Spectrum Awareness: Deep Learning and Isolation Forest Approaches for Open-set Identification of Signals

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Virginia Tech


Over the next decade, 5G networks will become more and more prevalent in everyday life. This will provide solutions to current limitations by allowing access to bands previously unavailable to civilian communication networks. However, this also provides new challenges primarily for the military operations. Radar bands have traditionally operated primarily in the sub-6 GHz region. In the past, these bands were off limits to civilian communications. However, that changed when they were opened up in the 2010's. With these bands now being forced to co-exist with commercial users, military operators need systems to identify the signals within a spectrum environment. In this thesis, we extend current research in the area of signal identification by using previous work in the area to construct a deep learning-based classifier that is able to classify a signal as either as a communication waveform (Single-Carrier (SC), Single-Carrier Frequency Division Multiple Access (SC-FDMA), Orthogonal Frequency Division Multiplexing (OFDM), Amplitude Modulation (AM), Frequency Modulation (FM)) or a radar waveform (Linear Frequency Modulation (LFM) or Phase-coded). However, the downside to this method is that the classifier is based on the assumption that all possible signals within the spectrum environment are within the training dataset. To account for this, we have proposed a novel classifier design for detection of unknown signals outside of the training dataset. This two-classifier system forms an open-set recognition (OSR) system that is used to provide more situational awareness for operators.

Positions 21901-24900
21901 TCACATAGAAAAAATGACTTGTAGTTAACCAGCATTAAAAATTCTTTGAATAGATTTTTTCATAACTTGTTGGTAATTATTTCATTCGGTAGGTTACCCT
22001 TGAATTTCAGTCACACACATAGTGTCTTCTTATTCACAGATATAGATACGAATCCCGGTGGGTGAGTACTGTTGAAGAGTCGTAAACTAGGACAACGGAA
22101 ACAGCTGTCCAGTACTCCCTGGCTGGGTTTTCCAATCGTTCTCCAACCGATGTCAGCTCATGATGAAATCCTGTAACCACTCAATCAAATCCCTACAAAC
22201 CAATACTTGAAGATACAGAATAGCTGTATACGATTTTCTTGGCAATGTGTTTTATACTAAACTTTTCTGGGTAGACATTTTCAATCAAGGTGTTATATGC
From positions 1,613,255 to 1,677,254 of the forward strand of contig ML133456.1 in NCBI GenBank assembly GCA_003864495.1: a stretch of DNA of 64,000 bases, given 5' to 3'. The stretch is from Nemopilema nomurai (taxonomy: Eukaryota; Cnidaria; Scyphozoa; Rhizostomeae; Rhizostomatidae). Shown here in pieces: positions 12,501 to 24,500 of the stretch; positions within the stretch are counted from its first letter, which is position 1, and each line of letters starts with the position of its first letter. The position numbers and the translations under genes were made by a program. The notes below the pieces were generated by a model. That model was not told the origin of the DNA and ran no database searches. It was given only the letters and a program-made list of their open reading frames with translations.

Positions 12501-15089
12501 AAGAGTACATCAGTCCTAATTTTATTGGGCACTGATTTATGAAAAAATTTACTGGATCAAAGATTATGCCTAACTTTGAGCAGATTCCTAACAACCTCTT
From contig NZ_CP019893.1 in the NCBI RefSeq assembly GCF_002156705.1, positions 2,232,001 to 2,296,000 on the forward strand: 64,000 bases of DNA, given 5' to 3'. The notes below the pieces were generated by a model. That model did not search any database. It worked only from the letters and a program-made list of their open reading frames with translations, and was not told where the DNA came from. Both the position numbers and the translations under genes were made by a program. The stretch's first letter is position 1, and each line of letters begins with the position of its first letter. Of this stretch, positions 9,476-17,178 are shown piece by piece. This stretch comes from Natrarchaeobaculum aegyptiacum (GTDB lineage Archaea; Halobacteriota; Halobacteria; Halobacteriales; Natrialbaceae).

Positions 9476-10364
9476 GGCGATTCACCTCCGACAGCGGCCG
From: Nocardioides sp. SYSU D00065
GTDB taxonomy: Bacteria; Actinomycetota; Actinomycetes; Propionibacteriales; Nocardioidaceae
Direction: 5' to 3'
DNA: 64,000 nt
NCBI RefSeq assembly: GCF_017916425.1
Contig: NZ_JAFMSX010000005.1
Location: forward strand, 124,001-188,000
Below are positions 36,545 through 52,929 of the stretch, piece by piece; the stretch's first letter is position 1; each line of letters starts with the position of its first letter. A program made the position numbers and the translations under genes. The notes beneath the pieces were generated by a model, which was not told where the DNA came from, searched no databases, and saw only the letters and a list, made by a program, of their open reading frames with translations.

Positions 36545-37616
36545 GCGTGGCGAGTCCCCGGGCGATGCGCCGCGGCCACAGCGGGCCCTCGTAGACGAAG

Anomaly Detection, Signal Identification, Isolation Forest, Deep Learning